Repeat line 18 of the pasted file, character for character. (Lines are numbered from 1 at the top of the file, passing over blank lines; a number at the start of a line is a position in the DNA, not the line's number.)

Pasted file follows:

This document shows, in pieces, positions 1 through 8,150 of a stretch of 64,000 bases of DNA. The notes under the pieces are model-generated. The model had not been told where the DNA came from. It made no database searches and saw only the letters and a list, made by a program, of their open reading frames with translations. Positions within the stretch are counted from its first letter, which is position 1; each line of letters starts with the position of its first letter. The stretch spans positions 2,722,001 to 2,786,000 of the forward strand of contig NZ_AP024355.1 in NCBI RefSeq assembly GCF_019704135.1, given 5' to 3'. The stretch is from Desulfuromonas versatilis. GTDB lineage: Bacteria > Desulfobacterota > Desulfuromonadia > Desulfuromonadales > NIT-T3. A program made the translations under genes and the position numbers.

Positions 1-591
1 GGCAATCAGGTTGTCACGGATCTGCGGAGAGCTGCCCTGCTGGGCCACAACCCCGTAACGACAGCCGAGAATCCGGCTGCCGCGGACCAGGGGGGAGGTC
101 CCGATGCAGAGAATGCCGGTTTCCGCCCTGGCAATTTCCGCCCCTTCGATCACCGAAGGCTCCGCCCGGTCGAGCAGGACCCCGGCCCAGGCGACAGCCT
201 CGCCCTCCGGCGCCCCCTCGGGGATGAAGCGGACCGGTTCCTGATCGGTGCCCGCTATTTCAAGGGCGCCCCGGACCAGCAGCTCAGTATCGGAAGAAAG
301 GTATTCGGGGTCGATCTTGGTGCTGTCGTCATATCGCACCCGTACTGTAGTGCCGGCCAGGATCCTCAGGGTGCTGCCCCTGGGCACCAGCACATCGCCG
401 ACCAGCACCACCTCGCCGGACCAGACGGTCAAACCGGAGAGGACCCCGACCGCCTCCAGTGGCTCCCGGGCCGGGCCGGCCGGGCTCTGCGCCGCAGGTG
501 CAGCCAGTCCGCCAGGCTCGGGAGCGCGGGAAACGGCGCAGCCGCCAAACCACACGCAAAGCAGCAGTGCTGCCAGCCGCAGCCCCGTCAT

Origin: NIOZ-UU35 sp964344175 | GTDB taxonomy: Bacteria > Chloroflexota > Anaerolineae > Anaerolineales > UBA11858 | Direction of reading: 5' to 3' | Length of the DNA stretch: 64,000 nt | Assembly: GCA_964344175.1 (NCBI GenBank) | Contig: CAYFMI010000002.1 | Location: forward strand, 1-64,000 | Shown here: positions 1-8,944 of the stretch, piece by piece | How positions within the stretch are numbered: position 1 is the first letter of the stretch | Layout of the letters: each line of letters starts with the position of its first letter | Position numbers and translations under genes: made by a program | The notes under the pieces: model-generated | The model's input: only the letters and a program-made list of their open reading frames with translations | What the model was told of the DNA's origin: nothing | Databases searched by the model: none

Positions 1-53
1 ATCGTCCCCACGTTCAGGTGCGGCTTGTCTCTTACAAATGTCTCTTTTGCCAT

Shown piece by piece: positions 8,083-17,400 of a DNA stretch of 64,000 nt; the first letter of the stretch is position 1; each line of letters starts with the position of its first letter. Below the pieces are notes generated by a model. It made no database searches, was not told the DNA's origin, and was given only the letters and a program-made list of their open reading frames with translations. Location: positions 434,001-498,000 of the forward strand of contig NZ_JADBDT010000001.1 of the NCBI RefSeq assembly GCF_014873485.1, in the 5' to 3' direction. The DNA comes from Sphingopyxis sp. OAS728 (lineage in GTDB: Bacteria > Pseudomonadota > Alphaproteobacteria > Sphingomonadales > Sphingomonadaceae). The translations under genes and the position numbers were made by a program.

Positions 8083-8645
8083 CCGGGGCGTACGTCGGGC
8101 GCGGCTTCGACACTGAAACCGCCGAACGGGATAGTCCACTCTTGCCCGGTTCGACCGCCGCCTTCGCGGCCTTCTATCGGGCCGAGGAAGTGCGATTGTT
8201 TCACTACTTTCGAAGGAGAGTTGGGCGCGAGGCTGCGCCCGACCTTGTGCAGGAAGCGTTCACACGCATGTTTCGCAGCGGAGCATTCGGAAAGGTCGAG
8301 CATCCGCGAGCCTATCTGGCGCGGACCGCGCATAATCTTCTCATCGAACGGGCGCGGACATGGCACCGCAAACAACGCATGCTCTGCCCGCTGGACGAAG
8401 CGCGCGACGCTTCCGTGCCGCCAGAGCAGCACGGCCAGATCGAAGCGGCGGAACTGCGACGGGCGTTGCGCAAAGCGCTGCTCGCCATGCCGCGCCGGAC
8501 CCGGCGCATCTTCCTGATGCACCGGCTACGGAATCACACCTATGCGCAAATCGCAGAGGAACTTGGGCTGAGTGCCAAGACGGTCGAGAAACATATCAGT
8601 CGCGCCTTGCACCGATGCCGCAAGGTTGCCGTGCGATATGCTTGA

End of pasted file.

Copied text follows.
8401 CGCGCGACGCTTCCGTGCCGCCAGAGCAGCACGGCCAGATCGAAGCGGCGGAACTGCGACGGGCGTTGCGCAAAGCGCTGCTCGCCATGCCGCGCCGGAC